Always focusing on the long term

Effectively human beings are reactive animals, with some capacity to do strategic thinking.
This pie chart applies to most – the actual trick is to follow up on the strategy and year-plans, then work back to today.

Everybody goes for the short term, including you. Fight it.

Though some might believe that CUDA will be there for ever, I totally don’t think so. For me it’s the same as asking if certain keywords will be in one programming-language only. Simply put: an open standard will always win in the end, as the majority doesn’t want to have a dependency on a company when it comes to basic functionality. Therefore the question is not *if*, but *when* something becomes basic. To postpone this moment, is a game. It’s a game NVidia plays very well, unfortunately for OpenCL. The same game I play from the other side, together with all my partners – and combined we’re much bigger than NVidia.

Everybody can see that the heat of OpenCL is steadily building up. We crossed the chasm, and you see that CUDA’s growth is not as it used to be. Since over a year the official status of OpenCL is “catching up”, meaning we only need to build. It’s no coincidence we’re doing quite some CUDA to OpenCL translations.

Logo evolution

We’ve had a few logos over the years. The first version was used for about three years. Some might still remind it.

Regular version:
logo

Square version:

SC_Logo3q_normal

In 2013 the blue bar disappeared, and the slogan “We accelerate” got replaced by “Performance Engineers” and embedded in the logo. We still accelerate code, by the way.

Regular version:
Logo2012_400

Square version:
Logo2012_square

Not much later, in the beginning of 2014 small capitals were used. The regular version got closer to the square version.

Regular version:

Logo2014_small_caps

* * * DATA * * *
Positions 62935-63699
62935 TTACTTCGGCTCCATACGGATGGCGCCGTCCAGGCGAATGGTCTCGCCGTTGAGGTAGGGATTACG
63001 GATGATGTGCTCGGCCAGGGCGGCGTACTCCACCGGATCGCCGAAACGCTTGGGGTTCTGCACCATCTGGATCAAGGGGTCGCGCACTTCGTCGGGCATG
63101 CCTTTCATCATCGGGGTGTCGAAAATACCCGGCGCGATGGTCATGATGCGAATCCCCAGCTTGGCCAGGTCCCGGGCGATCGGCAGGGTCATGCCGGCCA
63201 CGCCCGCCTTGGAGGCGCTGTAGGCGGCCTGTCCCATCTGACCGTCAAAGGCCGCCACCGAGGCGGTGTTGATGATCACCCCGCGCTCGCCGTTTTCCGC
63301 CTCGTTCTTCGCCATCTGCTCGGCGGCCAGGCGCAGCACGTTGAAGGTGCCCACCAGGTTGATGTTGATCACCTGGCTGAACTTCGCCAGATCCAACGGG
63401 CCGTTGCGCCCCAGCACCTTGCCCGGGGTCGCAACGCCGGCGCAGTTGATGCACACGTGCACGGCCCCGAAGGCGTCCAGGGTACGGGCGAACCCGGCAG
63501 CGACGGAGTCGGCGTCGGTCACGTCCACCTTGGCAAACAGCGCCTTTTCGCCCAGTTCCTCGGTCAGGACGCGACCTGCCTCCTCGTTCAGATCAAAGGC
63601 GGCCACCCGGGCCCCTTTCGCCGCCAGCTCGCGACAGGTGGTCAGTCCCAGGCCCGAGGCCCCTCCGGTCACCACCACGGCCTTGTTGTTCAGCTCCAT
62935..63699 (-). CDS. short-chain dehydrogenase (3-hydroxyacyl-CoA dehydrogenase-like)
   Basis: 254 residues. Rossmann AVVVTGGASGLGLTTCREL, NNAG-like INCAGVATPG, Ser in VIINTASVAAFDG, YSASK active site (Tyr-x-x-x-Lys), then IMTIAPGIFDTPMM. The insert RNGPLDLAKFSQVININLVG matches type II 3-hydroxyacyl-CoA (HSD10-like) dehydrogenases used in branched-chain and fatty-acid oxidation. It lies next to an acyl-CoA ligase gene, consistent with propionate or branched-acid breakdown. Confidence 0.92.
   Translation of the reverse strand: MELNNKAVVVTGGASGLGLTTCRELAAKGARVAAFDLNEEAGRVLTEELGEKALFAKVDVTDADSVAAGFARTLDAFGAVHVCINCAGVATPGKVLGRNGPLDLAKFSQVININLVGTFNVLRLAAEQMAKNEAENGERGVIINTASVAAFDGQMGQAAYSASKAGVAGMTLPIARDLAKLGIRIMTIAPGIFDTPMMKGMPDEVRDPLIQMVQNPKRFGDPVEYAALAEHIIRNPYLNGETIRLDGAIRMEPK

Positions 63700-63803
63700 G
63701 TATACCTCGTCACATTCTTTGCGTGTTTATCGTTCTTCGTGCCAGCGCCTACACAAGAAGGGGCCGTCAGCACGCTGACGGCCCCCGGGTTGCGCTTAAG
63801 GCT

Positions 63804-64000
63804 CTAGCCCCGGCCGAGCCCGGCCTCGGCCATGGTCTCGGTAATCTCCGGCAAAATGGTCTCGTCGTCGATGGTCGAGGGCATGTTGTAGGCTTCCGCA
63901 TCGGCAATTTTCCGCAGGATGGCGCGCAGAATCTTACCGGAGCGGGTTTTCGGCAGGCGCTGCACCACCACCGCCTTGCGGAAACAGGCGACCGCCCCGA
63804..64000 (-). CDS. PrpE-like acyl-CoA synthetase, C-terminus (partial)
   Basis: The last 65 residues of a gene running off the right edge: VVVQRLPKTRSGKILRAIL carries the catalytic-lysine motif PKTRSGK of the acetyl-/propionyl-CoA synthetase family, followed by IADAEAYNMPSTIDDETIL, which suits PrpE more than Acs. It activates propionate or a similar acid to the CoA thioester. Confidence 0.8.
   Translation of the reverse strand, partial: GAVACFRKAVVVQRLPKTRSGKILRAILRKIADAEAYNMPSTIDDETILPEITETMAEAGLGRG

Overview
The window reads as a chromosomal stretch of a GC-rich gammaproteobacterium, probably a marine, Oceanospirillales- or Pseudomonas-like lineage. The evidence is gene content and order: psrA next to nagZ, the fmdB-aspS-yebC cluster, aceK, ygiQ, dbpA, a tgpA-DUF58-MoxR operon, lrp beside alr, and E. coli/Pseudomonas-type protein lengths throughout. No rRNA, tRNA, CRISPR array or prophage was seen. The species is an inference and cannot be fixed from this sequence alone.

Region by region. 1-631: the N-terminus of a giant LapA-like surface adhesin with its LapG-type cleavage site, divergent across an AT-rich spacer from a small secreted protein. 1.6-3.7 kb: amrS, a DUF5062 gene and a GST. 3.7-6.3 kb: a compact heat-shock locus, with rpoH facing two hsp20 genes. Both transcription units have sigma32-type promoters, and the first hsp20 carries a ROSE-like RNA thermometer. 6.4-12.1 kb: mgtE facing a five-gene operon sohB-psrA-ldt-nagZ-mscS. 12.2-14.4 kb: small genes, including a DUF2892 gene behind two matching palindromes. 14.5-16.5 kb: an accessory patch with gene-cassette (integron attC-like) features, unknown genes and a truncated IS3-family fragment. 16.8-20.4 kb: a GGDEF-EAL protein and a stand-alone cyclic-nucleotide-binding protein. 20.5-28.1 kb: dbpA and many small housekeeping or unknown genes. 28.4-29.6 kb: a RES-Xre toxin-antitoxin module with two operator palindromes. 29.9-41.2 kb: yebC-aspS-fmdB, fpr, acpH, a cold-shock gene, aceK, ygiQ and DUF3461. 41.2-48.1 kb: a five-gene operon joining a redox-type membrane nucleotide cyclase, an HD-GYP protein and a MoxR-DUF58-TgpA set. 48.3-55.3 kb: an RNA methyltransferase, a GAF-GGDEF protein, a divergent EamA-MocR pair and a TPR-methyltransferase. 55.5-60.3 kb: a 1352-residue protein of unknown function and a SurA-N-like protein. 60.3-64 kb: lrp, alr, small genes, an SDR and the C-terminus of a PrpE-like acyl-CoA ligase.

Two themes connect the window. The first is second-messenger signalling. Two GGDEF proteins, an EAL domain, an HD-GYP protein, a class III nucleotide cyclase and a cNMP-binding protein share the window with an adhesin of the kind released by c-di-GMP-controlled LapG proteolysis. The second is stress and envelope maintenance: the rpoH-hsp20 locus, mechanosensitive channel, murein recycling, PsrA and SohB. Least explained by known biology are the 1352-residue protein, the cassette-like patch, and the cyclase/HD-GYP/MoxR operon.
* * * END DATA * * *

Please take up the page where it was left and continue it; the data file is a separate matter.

Square version:

SC_logo14

Over all those years the blocks never disappeared – those represent the multiple cores, but also parts of code that are active. They’re not really regular, as code is never as simple. I always suggest people who start a new company not too think too much on the logo – it will evolve with the entrepreneur anyway.

StreamHPC 2015 to 2020

We will always work for growing the OpenCL-ecosphere from a software and hardware-perspective. This includes growing our partners-network of hardware-vendors, serving more customers with faster code, trainings and organising more OpenCL-related events.

I hope that you stay with us in the coming 5 years of OpenCL evolution. We recently learned that the actual core of the project slightly moves to SPIR-V, that next to Altera also Xilinx is fully jumping on the OpenCL-wagon with their FPGAs, that OpenCL is getting most traction in low-power solutions, and that OpenCL gets stronger in the embedded processor market. Subjects like above I’ll keep sharing with you on the blog, for the five years to come and beyond. StreamHPC is focused on staying and growing a partner for who needs developers who know both hardware and software.

Thanks for listening and for sharing your thoughts and your opinions with me!

Yours sincerely,

Vincent Hindriksen
(Founder and CEO of StreamHPC BV)

The “5 years SC” image used a photo from Rob Bulmahn (cc licensed).